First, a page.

val list = new List[String]or if you want to specify exact typing
val list : List[String] = new List[String]However if you keep at it, the beauty of Scala soon becomes apparent; its simplified so many of the gremlins in the Java language, allows you to write very concise code describing the intent behind the code rather than the implementation cruft - together with providing a nice migration path to elegant functional programming which is awesome for building concurrent or distributed software.
I highly recommend you take a look at Scala - with an open mind - and see if (once you're brain adjusts) you can see its beauty too.
Some scala links and online presentations
- I can highly recommend the Programming Scala book by by Martin Odersky, Lex Spoon & Bill Venners - its a great read and describes the features of Scala and design choices very well. Its a big book - but you can skip chunks and come back to it later.
- I've only skim read it a little so far but the O'Reilly Scala book looks great too
- the Tour of Scala is a good read if you're short on time and want a quick look at its syntax; though it can take a little while to truly appreciate why things are different to Java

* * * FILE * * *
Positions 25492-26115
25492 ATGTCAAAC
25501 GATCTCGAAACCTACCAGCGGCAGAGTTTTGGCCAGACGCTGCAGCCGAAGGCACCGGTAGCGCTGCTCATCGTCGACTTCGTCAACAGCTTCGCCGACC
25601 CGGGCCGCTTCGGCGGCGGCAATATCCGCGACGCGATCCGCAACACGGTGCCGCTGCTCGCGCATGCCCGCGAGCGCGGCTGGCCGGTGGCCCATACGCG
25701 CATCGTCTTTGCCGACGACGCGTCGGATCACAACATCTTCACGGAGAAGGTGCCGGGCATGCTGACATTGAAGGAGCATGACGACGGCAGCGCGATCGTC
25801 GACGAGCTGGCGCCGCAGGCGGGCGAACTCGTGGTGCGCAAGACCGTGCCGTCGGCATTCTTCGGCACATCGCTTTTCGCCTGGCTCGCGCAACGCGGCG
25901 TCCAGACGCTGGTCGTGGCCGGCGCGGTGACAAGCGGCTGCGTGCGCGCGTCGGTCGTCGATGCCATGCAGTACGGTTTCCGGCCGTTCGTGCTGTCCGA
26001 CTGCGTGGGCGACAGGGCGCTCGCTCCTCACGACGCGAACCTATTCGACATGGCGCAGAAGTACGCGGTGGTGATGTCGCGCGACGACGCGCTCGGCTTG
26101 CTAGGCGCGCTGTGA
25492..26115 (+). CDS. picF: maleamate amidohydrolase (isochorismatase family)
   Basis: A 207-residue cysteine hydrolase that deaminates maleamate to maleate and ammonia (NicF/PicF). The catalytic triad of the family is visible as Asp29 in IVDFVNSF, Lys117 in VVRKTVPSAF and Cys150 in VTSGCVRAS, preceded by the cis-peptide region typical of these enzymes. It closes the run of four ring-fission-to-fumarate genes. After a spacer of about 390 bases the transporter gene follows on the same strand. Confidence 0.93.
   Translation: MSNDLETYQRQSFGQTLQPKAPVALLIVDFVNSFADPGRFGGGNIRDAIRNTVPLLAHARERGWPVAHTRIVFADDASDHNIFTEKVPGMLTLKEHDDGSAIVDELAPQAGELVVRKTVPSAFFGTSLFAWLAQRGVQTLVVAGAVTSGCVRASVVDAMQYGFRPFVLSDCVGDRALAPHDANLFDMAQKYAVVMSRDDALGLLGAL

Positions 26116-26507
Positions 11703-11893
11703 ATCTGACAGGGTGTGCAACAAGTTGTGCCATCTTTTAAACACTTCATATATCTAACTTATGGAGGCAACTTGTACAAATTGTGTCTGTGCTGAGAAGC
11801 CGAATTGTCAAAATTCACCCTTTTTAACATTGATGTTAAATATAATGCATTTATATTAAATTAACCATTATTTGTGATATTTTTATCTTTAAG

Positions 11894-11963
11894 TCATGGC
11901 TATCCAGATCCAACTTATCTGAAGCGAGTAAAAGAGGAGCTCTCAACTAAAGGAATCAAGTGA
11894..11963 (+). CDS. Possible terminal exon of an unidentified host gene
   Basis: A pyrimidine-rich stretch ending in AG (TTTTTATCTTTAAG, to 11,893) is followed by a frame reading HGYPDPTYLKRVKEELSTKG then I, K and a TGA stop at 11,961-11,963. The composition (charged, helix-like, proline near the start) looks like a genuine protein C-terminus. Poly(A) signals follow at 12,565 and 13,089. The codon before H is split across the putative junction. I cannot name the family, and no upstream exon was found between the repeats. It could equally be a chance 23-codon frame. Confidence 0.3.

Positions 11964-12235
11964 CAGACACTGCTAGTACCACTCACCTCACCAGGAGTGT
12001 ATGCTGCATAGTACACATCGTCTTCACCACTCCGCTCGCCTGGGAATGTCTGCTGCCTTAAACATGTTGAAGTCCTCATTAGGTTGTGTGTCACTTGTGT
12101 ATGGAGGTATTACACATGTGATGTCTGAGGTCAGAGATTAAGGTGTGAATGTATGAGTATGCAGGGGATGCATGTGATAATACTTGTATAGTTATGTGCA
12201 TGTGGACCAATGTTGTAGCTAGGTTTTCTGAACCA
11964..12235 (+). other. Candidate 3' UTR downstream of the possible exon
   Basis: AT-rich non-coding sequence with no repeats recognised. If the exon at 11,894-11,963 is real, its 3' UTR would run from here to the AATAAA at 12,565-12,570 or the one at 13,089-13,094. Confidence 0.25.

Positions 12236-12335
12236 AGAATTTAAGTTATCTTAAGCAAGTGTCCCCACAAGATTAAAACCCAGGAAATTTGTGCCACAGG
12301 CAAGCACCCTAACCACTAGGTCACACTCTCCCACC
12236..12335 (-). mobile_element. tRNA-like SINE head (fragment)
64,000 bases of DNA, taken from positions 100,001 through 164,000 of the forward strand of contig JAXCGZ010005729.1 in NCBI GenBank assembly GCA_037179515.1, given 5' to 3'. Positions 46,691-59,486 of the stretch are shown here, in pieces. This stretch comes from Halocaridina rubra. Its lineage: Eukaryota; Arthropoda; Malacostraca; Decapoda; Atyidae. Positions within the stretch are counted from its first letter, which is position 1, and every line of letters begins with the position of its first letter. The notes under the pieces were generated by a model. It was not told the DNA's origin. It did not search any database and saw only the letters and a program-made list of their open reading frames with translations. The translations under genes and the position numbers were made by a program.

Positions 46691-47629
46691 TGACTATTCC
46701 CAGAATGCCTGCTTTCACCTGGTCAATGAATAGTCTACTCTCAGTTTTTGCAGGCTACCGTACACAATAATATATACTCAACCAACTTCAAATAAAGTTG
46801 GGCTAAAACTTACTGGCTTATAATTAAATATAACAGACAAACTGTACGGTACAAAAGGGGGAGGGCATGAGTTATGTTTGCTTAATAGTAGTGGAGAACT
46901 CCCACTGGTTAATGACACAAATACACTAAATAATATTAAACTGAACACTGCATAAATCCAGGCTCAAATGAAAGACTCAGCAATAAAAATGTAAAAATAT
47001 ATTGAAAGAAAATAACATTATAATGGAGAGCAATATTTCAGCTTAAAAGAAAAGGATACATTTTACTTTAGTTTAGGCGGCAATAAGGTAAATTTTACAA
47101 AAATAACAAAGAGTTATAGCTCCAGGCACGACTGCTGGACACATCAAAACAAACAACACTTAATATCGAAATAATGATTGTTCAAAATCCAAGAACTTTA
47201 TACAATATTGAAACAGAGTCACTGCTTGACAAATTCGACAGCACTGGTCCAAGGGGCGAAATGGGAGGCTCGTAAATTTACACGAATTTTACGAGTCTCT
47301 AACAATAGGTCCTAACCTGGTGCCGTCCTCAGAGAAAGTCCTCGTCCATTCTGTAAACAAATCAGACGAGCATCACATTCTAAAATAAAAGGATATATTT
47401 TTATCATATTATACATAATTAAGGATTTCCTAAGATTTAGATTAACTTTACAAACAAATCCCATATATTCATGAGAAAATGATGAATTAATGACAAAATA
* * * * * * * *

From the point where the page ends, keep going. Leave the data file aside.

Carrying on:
- Martin Odersky's Scala talk at JavaOne 2008
- Jonas Bonér's presentation on Real-World Scala
- Gert's presentation on how he created the Apache Camel DSL for Scala
- speaking of internal cool DSLs try this blog post on program like you mean it with links to some other great internal DSLs for Scala
- a scala version of LINQ for type safe querying of JDBC also check out dbc
- a great presentation on using Scala and OSGi with DSLs
- how to work with Scala and XML (kinda embedded XML, XPath, XSLT, XQuery in neat syntax in the language :) more here
- Scala by example
- Scala cheat sheet
- an example showing how to create bean style properties (or C# style getters)
- creating a chat demo using Lift or more on the Lift site
- liftweb the rails of scala
- specs and ScalaTest for BDD and more literate testing showing how a typesafe DSL can help you write more consise and expressive code that is very IDE friendly
- scalaz a handy library of utilities
- dispatch for working with HTTP/JSON services
As an example of this in action you can check out RestMQ which is an open source project I've been working on lately to provide a RESTful API and web console to message orientated middleware which is built on JAXRS (Jersey), Scala and Lift.